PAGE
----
Former Saratoga County sheriff’s Sgt. Shawn Glans was handed a $1,505 fine and given a one-year conditional discharge after admitting he slapped a Saratoga Springs man before ordering an illegal search of his car in November.
Glans, 48, abruptly pleaded guilty to a misdemeanor count of official misconduct and a violation charge of harassment Tuesday afternoon in Halfmoon Town Court. In addition to the fine and conditional discharge, Justice Lester Wormuth ordered Glans to have no contact with Colin Fitch — the man he was accused of slapping — for a year.
Glans said little before he was sentenced, but as he left the proceeding, he acknowledged there was more going on during his fateful pre-dawn encounter with Fitch than is showed on an 86-second video recorded by Adam Roberts that went viral across the Internet last fall.
“At a later point,” he said when asked if he would discuss details of the incident. “Yes.”
Outside court, Matt Chauvin, Glans’ attorney, claimed his client was goaded by two individuals who had a history of suspect behavior at and around the Wal-Mart where they filmed him. He said the video didn’t show how the interaction escalated or what the men did to draw the ire of law enforcement.
“They were baiting Mr. Glans,” he said. “This interaction started in a joking fashion, very pleasant, all parties laughing. And the two individuals the officers had contact with that night were goading and baiting and pushing the buttons.”
Brandon Rathbun, an assistant prosecutor in the Washington County District Attorney’s Office who attended the hearing, requested Glans receive three years’ probation, undergo anger management and be assigned community service. Wormuth, however, sided with Chauvin’s request for leniency for Glans, who resigned from jobs at the Saratoga County Sheriff’s Office and the South Glens Falls Police Department after the footage of him accosting Fitch went viral.
“We asked for more, but we respect the judge’s decision,” said Washington County District Attorney Tony Jordan, a special prosecutor assigned to the case after Saratoga County District Attorney Karen Heggen recused herself.
Glans was among a trio of deputies who responded to a report of a suspicious vehicle observed behind a business on Route 236 in Halfmoon around 1:50 a.m. Nov. 7. The vehicle was later found unoccupied, but with a .22-caliber rifle in the back seat, parked outside the Wal-Mart Supercenter on Route 9. An attorney representing Fitch and Roberts in a civil matter arising from the incident claims the deputies tracked them down in the store and frisked them before demanding to search the vehicle. Video outside the store captured by Roberts on a cellphone shows Fitch refusing to consent to a search, which prompts Glans to slap him and wrest his keys from his hands.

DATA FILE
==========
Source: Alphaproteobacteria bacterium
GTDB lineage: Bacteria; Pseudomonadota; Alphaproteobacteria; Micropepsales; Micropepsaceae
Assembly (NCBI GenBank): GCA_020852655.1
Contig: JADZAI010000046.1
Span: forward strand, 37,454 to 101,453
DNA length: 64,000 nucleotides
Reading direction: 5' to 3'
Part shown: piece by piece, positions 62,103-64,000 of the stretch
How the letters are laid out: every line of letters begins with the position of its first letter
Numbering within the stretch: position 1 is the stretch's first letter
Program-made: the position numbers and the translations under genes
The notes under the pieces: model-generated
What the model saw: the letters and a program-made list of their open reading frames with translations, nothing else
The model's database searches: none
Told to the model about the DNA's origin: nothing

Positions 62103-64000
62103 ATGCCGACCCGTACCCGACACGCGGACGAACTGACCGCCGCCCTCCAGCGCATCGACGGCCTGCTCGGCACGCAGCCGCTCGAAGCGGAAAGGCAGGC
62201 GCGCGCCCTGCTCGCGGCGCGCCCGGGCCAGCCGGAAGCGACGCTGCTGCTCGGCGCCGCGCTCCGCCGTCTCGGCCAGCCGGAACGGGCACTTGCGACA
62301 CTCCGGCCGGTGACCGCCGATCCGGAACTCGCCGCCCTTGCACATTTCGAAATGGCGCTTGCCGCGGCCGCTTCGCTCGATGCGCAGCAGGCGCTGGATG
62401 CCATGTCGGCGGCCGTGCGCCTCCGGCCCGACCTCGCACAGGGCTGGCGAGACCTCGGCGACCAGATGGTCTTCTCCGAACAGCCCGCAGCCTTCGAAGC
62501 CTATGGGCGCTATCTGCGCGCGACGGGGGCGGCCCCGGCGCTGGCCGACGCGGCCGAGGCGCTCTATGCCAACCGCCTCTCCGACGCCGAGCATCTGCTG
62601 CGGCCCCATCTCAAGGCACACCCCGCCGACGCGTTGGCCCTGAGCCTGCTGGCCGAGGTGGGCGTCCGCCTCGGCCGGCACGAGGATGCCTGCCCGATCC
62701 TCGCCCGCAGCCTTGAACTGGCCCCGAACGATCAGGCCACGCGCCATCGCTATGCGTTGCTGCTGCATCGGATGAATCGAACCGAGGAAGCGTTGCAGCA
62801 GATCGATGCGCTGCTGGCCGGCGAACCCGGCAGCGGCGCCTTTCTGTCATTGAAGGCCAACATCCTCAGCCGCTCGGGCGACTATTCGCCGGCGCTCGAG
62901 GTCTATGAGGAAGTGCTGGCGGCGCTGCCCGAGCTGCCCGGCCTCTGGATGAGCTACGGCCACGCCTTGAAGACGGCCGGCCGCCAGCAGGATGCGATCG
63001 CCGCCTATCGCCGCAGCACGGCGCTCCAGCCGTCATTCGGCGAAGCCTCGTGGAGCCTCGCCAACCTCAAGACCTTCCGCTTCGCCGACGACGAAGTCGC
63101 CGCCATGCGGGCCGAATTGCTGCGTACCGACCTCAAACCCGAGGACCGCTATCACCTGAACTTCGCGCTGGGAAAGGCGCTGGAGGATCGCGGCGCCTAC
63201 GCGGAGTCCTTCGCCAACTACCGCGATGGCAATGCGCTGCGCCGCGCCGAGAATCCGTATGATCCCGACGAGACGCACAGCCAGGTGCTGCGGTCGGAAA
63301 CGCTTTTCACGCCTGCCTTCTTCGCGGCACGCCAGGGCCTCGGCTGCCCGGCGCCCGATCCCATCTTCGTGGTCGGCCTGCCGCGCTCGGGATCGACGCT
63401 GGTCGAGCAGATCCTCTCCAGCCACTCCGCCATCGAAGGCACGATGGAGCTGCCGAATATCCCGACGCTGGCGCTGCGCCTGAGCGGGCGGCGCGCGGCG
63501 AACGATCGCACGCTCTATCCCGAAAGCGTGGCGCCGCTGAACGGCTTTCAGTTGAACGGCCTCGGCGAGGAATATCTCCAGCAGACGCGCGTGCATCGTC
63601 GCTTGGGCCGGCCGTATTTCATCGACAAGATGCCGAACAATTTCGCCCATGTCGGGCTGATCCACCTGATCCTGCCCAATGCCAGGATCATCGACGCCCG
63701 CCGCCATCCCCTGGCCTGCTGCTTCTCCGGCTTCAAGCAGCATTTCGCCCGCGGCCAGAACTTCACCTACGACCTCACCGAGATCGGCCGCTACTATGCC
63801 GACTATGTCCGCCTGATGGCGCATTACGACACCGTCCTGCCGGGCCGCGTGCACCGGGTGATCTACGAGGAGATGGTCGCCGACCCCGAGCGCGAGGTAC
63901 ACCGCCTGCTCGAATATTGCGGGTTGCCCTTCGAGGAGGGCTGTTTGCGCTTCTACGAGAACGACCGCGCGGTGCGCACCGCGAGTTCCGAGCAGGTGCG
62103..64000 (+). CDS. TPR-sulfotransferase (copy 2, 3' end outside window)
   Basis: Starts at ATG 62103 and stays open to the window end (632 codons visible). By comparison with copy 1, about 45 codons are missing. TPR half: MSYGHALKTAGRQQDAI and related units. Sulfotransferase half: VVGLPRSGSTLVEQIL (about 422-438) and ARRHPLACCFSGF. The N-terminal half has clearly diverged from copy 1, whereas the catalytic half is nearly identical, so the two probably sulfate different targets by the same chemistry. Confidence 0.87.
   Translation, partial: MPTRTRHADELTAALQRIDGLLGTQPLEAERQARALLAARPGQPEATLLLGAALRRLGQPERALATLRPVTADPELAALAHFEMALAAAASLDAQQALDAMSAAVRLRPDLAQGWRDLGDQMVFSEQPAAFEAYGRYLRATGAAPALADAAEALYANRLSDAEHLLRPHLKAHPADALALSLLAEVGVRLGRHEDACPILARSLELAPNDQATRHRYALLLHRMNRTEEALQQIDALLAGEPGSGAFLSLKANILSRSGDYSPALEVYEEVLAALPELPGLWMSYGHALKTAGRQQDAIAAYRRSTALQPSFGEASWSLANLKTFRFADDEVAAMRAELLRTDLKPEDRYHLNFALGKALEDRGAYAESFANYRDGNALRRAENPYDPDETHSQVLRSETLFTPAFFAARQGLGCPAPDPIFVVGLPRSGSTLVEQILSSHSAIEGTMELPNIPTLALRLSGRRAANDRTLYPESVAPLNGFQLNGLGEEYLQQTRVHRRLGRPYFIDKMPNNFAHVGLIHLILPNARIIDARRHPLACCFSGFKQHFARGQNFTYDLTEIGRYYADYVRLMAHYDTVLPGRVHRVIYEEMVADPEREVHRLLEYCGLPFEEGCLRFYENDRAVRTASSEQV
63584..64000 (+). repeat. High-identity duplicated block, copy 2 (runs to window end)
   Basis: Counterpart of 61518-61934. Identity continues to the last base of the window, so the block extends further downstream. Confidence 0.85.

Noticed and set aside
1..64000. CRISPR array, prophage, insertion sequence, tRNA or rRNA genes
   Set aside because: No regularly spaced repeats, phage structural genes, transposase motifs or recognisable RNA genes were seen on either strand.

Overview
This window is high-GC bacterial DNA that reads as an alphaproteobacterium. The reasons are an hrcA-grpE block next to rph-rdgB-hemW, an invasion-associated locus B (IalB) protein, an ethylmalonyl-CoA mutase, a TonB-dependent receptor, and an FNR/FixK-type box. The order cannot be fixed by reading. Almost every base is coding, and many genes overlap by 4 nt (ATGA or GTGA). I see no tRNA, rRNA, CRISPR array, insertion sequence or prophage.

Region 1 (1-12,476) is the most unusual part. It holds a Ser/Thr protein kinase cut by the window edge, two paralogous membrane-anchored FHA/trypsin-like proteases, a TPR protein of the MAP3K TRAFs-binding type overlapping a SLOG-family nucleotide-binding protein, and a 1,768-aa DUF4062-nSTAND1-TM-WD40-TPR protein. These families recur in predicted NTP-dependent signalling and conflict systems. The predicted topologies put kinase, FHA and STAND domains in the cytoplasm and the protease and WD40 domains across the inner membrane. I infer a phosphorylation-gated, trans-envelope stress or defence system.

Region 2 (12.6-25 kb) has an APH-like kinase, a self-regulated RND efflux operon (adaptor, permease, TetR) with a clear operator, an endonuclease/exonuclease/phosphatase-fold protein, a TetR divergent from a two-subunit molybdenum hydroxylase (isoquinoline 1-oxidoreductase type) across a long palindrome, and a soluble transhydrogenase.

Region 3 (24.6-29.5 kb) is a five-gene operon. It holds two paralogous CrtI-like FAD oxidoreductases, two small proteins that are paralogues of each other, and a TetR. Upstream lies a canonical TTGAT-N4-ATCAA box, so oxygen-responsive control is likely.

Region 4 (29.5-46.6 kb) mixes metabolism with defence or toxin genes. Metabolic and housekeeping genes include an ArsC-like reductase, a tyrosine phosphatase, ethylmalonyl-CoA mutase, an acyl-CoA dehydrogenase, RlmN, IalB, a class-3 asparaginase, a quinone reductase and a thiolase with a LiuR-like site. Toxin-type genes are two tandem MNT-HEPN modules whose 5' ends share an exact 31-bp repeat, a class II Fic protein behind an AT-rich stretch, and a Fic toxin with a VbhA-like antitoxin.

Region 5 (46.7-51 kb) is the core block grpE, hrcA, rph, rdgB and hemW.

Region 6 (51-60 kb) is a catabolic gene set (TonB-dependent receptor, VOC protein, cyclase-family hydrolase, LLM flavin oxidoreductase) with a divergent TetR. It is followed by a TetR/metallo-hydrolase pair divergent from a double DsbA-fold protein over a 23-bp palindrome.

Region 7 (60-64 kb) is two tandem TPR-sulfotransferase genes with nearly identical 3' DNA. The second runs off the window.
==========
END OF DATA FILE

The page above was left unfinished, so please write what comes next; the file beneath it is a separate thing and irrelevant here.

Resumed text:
Roberts points the camera away from the men before Glans makes physical contact with Fitch. The slap is only audible in the video, a point Chauvin reiterated outside court.
“The allegation there was a slap to the face we dispute categorically,” he said. “[Fitch] was making a fist and sort of gripping his keys and after having been goaded and baited and pressed and pushed, it sounds like there was a reaction [from Glans] … that reaction was off camera.”
The video was posted on the sheriff’s website later that evening, and Glans was quickly suspended. He was charged Nov. 10 with a misdemeanor count of official misconduct, which carries a penalty of up to a year in prison. Fitch and Roberts filed a notice of claim against the county Nov. 11. Their attorney said the forthcoming lawsuit will also name Glans and will focus on the deputy’s violation of their Fourth Amendment rights.
Asked by email to comment on Glans’ sentence, Fitch said the former deputy will never get what he deserves.
“He’ll walk free just like every other law enforcement officer that abuses their power,” he said. “It’s truly sad to see what this country is coming to.”
Chauvin said Glans decided to plead guilty to all charges after he deemed offers from Jordan unacceptable. He said Glans was punished enough by having to resign his jobs and retire from law enforcement over “one moment in time.”
“This is not someone who is a career criminal or who has a history of criminal offenses,” he said. “This is someone who served honorably for 27 years, both in the military and law enforcement.”